Wiegand and Open Supervised Device Protocol (OSDP) are technologies used in access control systems, including the access method (card, fob, and so on), reader, and controller.
What is Wiegand?
Wiegand is a technology invented in the 1970s by John Wiegand that became an integral part of access control systems in the 1980s. While the term Wiegand actually refers to a variety of things (the Wiegand effect, the Wiegand wiring standard, and Wiegand protocol), this article focuses on the Wiegand wiring standard. This standard explains how an access control reader communicates with a door controller.
How it works
When an access card of a Wiegand format (for example, 26-bit, 37-bit, and so on) is held near a compatible reader, the reader receives the information encoded on the card’s tiny integrated circuit. This is typically a facility code and a card serial number. This data on the card (a series of 1s and 0s) is permanently written onto the card and cannot be changed.
The reader then converts that series of 1s and 0s into electrical pulses per the Wiegand interface standard, which is made up of 3 wires: a common ground, DATA0 (aka Data Low) and DATA1 (aka Data High).
To send the 1s and 0s to the controller, the reader will drop the voltage on the respective DATA wire in rapid succession; 1s over DATA1 and 0s over DATA0.
The controller detects these changes in voltage and reinterprets them as 1s and 0s in the firmware.
What is OSDP?
As described by the Security Industry Association (SIA), “Open Supervised Device Protocol (OSDP) is an access control communications standard developed by the [SIA] to improve interoperability among access control and security products.” While OSDP has been under development for some time, it was just published as an IEC standard in July of 2020.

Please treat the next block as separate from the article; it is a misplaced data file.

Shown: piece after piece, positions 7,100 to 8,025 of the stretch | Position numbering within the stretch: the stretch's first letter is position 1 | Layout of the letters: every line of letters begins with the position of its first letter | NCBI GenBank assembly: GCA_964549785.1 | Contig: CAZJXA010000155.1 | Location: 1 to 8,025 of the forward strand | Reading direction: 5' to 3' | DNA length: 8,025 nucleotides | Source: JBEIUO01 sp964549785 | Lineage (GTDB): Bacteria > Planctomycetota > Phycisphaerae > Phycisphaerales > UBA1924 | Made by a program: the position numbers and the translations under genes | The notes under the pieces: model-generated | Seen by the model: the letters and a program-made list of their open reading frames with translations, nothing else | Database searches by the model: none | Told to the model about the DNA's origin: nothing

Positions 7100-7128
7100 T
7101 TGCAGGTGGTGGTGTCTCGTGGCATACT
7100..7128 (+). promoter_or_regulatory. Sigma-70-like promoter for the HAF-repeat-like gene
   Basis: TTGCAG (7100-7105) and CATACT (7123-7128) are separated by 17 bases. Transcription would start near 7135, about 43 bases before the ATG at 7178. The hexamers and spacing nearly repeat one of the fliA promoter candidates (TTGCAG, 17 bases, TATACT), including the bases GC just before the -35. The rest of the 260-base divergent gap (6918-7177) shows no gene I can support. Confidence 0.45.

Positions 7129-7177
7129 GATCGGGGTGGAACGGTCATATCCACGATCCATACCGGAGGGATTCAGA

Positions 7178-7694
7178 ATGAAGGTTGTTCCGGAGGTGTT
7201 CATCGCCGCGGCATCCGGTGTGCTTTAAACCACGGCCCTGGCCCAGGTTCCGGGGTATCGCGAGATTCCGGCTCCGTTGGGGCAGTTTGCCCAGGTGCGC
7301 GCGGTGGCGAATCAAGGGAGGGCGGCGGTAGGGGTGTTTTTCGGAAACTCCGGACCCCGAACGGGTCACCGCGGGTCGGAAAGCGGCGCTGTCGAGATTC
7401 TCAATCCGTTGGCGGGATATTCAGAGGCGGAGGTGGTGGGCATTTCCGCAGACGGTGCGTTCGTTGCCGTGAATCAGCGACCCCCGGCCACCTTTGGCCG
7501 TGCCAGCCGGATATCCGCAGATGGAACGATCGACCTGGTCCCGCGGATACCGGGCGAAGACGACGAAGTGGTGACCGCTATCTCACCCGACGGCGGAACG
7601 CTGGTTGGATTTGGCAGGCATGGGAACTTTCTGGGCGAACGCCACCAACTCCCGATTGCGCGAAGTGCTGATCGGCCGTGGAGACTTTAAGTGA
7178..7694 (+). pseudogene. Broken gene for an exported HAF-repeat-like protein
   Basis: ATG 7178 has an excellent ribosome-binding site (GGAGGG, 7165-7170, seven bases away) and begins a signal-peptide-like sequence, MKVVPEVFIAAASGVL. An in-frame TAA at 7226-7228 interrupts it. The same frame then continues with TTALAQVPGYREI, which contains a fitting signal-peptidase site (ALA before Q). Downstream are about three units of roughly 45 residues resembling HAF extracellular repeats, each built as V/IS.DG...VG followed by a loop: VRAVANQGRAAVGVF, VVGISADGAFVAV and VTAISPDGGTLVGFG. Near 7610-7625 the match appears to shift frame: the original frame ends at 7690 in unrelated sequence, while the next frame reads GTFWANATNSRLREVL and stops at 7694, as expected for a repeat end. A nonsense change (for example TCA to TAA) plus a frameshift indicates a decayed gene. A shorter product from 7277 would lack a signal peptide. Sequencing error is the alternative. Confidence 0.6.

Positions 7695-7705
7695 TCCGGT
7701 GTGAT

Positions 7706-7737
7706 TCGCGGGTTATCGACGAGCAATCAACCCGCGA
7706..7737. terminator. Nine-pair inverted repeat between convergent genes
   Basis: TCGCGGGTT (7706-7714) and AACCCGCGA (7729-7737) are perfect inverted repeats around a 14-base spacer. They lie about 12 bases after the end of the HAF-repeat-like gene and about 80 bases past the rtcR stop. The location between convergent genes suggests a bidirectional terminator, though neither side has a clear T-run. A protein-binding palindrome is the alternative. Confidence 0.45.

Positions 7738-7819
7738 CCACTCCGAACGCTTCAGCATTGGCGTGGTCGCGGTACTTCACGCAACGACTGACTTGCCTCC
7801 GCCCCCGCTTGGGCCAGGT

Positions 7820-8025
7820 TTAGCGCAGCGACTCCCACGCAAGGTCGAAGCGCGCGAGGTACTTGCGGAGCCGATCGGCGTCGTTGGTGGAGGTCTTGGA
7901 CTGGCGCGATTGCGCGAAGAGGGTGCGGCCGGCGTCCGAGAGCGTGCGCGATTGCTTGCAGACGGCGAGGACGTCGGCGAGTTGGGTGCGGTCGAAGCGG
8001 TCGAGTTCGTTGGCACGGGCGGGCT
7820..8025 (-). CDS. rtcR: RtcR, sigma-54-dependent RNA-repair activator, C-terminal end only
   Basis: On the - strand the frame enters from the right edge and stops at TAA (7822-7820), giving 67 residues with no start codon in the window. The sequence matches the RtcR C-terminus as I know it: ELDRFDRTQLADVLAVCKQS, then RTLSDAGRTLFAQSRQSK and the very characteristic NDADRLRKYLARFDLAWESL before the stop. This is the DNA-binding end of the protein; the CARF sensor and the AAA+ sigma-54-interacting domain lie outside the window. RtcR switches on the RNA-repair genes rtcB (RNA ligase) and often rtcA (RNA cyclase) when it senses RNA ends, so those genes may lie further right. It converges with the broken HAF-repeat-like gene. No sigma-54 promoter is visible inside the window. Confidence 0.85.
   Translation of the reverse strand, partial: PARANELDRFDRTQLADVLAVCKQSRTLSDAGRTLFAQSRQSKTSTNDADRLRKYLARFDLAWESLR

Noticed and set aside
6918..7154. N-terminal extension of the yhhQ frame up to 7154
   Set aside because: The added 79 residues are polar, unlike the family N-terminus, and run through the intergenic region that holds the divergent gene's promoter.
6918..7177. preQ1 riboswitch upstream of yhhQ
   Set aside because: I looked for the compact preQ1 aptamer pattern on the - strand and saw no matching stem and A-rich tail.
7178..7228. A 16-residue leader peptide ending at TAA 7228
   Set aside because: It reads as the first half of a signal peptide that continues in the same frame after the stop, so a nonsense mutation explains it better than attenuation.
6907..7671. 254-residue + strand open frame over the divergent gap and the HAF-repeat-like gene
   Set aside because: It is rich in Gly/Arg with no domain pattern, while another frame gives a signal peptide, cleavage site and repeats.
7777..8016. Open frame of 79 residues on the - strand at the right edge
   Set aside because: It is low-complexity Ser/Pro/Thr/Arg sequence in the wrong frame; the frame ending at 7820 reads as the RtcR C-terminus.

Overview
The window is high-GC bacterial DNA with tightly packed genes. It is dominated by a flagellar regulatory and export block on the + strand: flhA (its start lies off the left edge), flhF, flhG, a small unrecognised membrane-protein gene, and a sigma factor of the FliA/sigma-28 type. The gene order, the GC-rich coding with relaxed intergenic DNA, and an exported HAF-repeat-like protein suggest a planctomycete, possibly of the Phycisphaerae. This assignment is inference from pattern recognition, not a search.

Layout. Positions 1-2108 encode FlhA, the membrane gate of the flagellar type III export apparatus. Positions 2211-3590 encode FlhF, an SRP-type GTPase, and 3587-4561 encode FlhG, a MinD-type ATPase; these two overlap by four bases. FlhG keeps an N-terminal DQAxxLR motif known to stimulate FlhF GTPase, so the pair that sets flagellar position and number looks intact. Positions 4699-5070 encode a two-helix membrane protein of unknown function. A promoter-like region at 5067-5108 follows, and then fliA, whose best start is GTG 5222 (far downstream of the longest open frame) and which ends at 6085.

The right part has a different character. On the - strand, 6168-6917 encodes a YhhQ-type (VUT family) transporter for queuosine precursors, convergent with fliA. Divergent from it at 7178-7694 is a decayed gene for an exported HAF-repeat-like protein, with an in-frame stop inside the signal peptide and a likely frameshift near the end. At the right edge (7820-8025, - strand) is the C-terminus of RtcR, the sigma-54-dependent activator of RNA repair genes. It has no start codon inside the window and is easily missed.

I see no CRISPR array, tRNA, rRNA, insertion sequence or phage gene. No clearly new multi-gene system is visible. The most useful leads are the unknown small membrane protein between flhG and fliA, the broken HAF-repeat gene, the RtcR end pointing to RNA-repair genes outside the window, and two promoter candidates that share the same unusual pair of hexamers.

How it works
In contrast to a Wiegand reader, which is essentially a basic one-way communication device, an OSDP reader is a “smart” device that can both communicate to the controller and receive communication from the controller.
The OSDP reader sends card data to the controller and the controller can also communicate with the reader to monitor the state of the OSDP reader and to detect if the reader wiring has been tampered with.
OSDP version 2 is able to communicate with the controller securely using AES 128-bit encryption eliminating the possibility of an attacker “sniffing” card data while it is being sent to the controller.
What is the difference?
Verkada Support for Wiegand and OSDP
The Verkada access door controllers supports both Wiegand readers and the Verkada AD31. As shown, each door cassette on the AC41 has connection points for Verkada Readers using OSDP and Wiegand readers.
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